The initial investigation analysed the current passenger transport system to and from the city centres and to investigate the likely effects if proposed innovation/idea is introduced to increase the passenger transport passenger numbers.
Currently more than 100,000 students are enrolled in the universities in Auckland. There are several private and public higher educational institutes in Auckland, that have all together significant numbers (more than 50,000) of students. Currently these students are receiving student discount in their public transport fare. For an average of three stages of travel distance, students are currently paying around $5.50 as a cash payment or around $ 2.92 though e-card system (Auckland Transport Hop card).
To avoid the expensive travel costs in Auckland, students try to make less trips (two trips per day), which is about $30 per week by using public transport or about $48 (about 8 km average distance) by private vehicle. This does not include parking charges and other costs. Students in Auckland normally try to avoid any other trips such as trips to the library or to other recreational activities, to health related activities or to a long distance work place as it will cost them more.
To minimise the travel costs, students try to rent accommodation near to the educational centres. Most of the educational centres are near to the city centre, which is also the popular place for young professional people in Auckland. This means students are facing strong competition for rentals around and near educational centres, which are demanding more expensive rentals.
A report from Ministry of Transport (Driver Travel New Zealand Household Travel Survey 2011-2015) shows that the nearly 70% of student-aged persons (15 to 24 years old) are either drivers or passengers of a vehicle. Only around 10% of these studentaged people use public transport. In this age group, more than 70% of trips are made as single occupancy vehicle trips and around 20% as two person occupancy. Consideration of the availability of parking around educational institutes in Auckland shows that a higher number of students need to use other modes of transport or need to rent a property in walking distance from the educational institutes. A “2016 Tertiary Student Travel Survey” done for Auckland Transport shows that 35% students are still “driving alone” in a car which continues to be the second most common main mode of transport overall and this has not changed significantly since 2014.
A simple analysis has been carried out to understand the impact of this new idea, which is common in a European country like Germany. The benefit calculation has been carried out with a conservative number of 140,000 students.
As semester ticket would give better flexibility to the students, they would prefer to live in public transport connected cheap and better areas and also encourage taking student-jobs in other part of cities, which are connected by public transport. This would certainly increase the number of trips per day by students. An Impact analysis has been carried out, with a scenario of three trips per student per day with an average travel distance of eight km/trip. The initial thinking for the semester ticket price is $300 per semester, which is equivalent to $50 per month. Active movements of the students are analysed over 245 days per year (working days), although students usually have more trips on Saturday, Sunday and public holidays as they work during weekends or visit facilities. An average consumption of petrol of 1 litre per 10km per vehicle with an average cost of $ 2.00 per litre in Auckland is used.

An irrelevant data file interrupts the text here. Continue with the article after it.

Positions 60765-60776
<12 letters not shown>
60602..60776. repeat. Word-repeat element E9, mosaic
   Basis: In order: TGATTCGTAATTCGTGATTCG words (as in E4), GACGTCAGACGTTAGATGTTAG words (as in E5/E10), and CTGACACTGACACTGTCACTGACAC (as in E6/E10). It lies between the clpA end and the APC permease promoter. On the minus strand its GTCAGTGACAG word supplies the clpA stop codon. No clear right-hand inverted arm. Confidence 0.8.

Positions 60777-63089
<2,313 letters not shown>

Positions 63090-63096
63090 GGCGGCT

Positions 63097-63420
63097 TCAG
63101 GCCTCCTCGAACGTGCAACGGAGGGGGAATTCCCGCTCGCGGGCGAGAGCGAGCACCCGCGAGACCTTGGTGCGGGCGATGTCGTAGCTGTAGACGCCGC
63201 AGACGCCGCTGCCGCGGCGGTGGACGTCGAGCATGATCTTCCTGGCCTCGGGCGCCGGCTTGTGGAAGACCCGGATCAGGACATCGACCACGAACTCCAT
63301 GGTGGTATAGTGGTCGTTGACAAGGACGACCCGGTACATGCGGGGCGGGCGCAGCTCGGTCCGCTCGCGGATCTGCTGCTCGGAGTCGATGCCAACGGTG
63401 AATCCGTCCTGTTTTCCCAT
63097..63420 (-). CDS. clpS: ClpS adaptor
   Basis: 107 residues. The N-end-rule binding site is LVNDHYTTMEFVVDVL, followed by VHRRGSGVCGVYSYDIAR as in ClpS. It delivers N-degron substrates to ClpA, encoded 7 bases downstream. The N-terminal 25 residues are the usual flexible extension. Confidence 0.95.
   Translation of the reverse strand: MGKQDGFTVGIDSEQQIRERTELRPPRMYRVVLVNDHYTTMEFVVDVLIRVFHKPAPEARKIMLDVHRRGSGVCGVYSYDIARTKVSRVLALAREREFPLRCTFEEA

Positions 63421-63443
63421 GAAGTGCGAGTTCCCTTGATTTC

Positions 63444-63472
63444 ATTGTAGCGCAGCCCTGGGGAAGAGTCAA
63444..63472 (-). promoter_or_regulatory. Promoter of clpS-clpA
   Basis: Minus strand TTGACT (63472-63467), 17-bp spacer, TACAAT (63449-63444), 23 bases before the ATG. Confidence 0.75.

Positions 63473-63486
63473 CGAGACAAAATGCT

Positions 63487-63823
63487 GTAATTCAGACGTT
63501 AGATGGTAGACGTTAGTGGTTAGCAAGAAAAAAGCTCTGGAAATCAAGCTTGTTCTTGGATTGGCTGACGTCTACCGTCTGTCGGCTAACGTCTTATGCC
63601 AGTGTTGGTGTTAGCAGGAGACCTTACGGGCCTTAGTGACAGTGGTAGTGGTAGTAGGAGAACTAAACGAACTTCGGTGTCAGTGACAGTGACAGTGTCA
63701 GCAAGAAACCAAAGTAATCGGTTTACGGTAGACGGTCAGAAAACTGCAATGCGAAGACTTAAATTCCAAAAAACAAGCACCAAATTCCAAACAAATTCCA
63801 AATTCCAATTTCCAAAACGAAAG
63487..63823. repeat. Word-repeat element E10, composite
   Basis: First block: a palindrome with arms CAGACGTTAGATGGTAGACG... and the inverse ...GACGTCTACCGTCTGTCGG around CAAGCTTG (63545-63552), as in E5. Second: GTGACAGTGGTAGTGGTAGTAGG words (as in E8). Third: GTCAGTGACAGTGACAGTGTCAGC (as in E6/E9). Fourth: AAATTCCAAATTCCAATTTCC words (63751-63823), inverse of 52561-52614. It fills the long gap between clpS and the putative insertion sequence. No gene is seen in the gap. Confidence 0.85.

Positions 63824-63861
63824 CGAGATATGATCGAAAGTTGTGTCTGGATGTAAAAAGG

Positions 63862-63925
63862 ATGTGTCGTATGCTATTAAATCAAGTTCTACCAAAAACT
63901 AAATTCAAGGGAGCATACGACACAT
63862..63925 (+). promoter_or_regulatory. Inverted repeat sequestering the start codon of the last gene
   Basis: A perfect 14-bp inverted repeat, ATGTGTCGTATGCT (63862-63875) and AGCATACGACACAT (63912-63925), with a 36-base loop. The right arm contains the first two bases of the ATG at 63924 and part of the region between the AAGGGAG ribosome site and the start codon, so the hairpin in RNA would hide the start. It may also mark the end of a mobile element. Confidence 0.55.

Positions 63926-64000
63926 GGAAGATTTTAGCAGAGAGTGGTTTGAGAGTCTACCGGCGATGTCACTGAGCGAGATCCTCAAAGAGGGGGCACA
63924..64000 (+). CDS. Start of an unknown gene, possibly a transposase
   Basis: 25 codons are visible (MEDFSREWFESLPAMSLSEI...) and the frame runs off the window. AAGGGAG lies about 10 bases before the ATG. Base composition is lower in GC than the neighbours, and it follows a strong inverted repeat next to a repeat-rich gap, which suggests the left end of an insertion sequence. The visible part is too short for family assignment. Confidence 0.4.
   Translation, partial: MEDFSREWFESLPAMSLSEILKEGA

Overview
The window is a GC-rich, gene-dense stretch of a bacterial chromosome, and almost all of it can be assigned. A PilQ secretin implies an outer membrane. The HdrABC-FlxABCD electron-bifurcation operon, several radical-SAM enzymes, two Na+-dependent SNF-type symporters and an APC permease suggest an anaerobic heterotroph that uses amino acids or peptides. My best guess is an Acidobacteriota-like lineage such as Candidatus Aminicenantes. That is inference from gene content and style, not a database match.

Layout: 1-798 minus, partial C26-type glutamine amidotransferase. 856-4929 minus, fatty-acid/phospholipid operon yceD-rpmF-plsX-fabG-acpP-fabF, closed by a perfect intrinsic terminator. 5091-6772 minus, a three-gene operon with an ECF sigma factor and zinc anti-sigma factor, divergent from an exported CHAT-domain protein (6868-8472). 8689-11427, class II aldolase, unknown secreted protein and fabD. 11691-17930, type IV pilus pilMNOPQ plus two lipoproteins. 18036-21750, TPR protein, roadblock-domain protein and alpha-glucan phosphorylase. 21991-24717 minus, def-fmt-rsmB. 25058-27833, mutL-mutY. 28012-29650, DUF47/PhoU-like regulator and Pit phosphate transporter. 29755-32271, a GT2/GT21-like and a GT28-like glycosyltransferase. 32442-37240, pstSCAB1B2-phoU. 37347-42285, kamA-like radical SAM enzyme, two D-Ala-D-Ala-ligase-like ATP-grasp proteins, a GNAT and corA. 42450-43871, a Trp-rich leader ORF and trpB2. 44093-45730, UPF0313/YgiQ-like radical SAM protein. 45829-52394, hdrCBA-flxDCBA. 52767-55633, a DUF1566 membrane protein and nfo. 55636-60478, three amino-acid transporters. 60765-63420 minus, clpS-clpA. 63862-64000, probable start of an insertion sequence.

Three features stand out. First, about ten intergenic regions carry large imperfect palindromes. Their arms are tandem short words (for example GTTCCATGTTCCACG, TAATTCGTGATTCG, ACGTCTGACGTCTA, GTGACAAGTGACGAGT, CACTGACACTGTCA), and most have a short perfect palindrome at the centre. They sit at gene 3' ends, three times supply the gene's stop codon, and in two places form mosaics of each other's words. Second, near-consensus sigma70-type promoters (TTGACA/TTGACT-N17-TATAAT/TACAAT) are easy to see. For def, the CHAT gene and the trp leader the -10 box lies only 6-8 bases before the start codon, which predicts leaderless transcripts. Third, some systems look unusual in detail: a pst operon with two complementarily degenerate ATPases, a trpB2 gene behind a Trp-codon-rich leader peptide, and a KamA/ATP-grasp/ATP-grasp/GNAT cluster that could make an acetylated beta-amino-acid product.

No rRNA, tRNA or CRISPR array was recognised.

Although the semester ticket will be given to all students at a low price, all students will contribute to this system, which means a large number of tickets would be issued. The outcome is that Auckland Transport / Auckland Council would receive revenue of more than $84million per year. This would be a large financial sum and would give better financial basis for the local authority to plan their future work.
A conservative level analysis, assumes that only 70% of students will be use this opportunity. Out of these only 20% are considered as a ex-car-driver, who will be affected and will change mode of transport. These factors are used to determine the resulting environmental impact analysis.
The analysis shows that Auckland can save approximately 12.7million litres of petrol per year, which is equivalent to about $ 25.4million. This would lead to a significant reduction in vehicle emissions as well.
As Auckland is expanding and congestion is getting worse, implementing this approach will have significant impacts on the vehicle movements. There will be at least 19,600 less vehicle trips per day (equivalent to 157,000 vehicle kilometre travelled) on the Auckland network. That means a reduction of approximately 1,570 vehicles per hour during peak periods. This will be useful easing of congestion in Auckland, where peaks are already unstable and unpredictable.
This simple analysis shows
that there will be a large impact on the socio-economic system in Auckland by introducing the semester ticket system. This “group level” ticketing system can simply be extended to other organisations and will contribute towards achieving “the world’s most liveable city”.